How America's Working Class Died on the Disco Dance Floor
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Editor's Note: An epic account of how working-class America hit the rocks in the political and economic upheavals of the ’70s, Jefferson Cowie's Stayin’ Alive: The 1970s and the Last Days of the Working Class presents the decade in a new light. Part political intrigue, part labor history, with large doses of American music, film and TV lore, Cowie's book makes new sense of the ’70s as a crucial and poorly understood transition from the optimism of New Deal America to the widening economic inequalities and dampened expectations of the present. From the factory floors of Cleveland, Pittsburgh and Detroit to the Washington of Nixon, Ford and Carter, Cowie connects politics to culture, showing how the big screen and the jukebox can help us understand how America turned away from the radicalism of the ’60s and toward the patriotic promise of Ronald Reagan.
The following is excerpted from Jefferson Cowie's Stayin’ Alive: The 1970s and the Last Days of the Working Class(The New Press, 2010):
In 1975, rock journalist Nik Cohn embarked on an underground tour of the working-class disco scene in Brooklyn with a black dancer named Tu Sweet. "Some of those guys," explained Tu Sweet, "they have no lives. Dancing is all they got." That idea sunk into Cohn, whose British roots gave a class edge to his understanding of pop music. "I'd always thought of teen style in terms of class," Cohn reported; "Rock, at least the kind that mattered to me, attains its greatest power when havenots went on the rampage, taking no prisoners. 'Dancing's all they got.' It sounded to me like a rallying cry."
His adventures at a club named 2001 Odyssey ended with a stellar piece of reportage for New York magazine about living to dance and dancing to escape called "The Tribal Rights of the New Saturday Night." The theme of the piece was that only a select few were capable of rising above the "vast faceless blob" of humanity that does most of the nation's working and dying. Only a select few "faces" knew "how to dress and how to move, how to float, how to fly. Sharpness, grace, a certain distinction in every gesture." As Vincent, king of the 2001 Odyssey explained, "The way I feel, it's like we've been chosen." The New York article became the foundation for the most popular movie of the decade, Saturday Night Fever (1977).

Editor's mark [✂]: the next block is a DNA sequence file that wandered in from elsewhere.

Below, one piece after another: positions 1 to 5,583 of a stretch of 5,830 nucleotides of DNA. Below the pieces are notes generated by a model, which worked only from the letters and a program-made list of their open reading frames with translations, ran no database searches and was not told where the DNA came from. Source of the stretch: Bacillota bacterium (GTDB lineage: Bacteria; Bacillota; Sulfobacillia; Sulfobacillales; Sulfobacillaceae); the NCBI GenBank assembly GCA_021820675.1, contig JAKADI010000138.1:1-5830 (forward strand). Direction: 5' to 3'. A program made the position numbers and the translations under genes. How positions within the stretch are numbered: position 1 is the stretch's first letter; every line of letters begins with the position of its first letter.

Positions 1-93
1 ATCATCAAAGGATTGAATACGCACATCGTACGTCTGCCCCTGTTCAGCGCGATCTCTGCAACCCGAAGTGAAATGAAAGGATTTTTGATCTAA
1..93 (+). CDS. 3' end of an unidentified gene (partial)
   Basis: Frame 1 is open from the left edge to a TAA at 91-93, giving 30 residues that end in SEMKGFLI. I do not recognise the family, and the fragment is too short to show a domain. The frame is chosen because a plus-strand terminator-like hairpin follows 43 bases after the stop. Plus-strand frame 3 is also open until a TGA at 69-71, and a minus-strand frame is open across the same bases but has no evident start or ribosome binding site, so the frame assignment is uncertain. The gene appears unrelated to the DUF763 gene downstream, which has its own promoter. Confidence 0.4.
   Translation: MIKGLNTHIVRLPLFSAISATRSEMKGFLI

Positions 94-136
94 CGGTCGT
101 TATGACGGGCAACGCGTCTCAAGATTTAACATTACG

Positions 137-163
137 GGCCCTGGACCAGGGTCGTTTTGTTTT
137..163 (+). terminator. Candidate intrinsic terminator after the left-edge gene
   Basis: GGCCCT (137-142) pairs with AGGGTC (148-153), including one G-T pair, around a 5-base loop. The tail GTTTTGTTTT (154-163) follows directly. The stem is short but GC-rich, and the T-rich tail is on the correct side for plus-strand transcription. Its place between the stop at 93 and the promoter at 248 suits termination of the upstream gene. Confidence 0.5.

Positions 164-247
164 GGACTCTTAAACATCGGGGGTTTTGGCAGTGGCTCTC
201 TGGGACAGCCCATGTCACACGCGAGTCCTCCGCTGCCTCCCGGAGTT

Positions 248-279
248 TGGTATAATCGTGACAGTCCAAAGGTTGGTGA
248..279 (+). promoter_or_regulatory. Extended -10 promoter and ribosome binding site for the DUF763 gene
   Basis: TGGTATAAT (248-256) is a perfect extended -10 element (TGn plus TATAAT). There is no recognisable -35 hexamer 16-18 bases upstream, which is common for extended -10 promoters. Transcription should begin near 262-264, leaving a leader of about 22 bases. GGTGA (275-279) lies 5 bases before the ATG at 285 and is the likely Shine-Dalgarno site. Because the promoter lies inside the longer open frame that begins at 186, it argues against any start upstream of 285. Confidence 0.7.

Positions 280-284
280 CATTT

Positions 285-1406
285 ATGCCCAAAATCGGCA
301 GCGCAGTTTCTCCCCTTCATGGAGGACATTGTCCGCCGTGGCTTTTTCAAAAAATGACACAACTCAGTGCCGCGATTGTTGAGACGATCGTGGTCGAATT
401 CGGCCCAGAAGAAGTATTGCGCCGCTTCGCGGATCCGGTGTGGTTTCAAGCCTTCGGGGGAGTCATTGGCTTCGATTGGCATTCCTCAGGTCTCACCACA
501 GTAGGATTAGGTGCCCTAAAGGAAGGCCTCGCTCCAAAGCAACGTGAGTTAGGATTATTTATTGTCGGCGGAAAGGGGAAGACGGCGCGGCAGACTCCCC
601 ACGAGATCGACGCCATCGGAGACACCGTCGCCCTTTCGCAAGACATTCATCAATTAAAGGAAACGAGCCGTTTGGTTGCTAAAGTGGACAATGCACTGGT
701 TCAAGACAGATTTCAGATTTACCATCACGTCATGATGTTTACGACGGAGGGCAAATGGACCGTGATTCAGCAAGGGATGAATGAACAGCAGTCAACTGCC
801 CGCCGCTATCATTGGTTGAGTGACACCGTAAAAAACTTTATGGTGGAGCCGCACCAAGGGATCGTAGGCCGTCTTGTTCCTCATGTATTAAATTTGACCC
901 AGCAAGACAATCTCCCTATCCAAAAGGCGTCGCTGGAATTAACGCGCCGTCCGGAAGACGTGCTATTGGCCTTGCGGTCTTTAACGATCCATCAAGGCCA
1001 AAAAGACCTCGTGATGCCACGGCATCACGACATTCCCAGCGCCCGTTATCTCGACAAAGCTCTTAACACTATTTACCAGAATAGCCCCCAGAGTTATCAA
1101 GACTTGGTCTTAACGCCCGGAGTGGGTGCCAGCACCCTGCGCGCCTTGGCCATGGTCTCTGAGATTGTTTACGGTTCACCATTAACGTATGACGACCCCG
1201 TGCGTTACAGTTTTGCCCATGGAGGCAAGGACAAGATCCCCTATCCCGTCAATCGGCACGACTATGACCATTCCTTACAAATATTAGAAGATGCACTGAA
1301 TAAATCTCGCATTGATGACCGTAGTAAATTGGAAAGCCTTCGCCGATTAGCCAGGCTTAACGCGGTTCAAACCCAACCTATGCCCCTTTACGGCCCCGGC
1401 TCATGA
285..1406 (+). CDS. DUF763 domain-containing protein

There was only one problem: Cohn fabricated the entire story -- from the characters to their performances, from their looks to their dreams. His editors did not know of his deceit. Concerned that the public might not buy the veracity of Cohn's tales of the disco underground, the editors went so far as to include an inset, claiming "everything described in this article is factual and was either witnessed by me or told to me directly." But Cohn's journalism was just one more part of the '70s hustle. He did show up at the club to do his research with Tu Sweet after wandering lost in the "dead land" of Brooklyn, but when he stepped out of his gypsy cab, there was a brawl taking place in the parking lot, and then someone spun around and threw up on his pants. Figuring nothing could be worth such a price, he immediately headed back to Manhattan. After other failed attempts to penetrate the scene, he gave up and decided to make up his tale from thin air and a few fragments that were burned into his mind from his unsuccessful excursion over the class divide.
One particular image provided the inspiration for the fiction of "Tribal Rights." Before retreating to his cab, Cohn recalled "a figure in flared crimson pants and a black body shirt standing in the back doorway, directly under the neon light, and calmly watching the action. There was a certain style about him -- an inner force, a hunger and a sense of his own specialness. He looked, in short, like a star." This random encounter with '70s street-cool would be transformed into the quintessential icon of the decade, Saturday Night Fever's Tony Manero (Vincent in the article). Although Cohn later failed in his efforts to transfer his myth-making into a screenplay (Norman Wexler, who had done two other '70s blue-collar scripts, Joe and Serpico, had to be brought in to do the job), his brief moment in a Brooklyn parking lot was the spark that made pop culture history.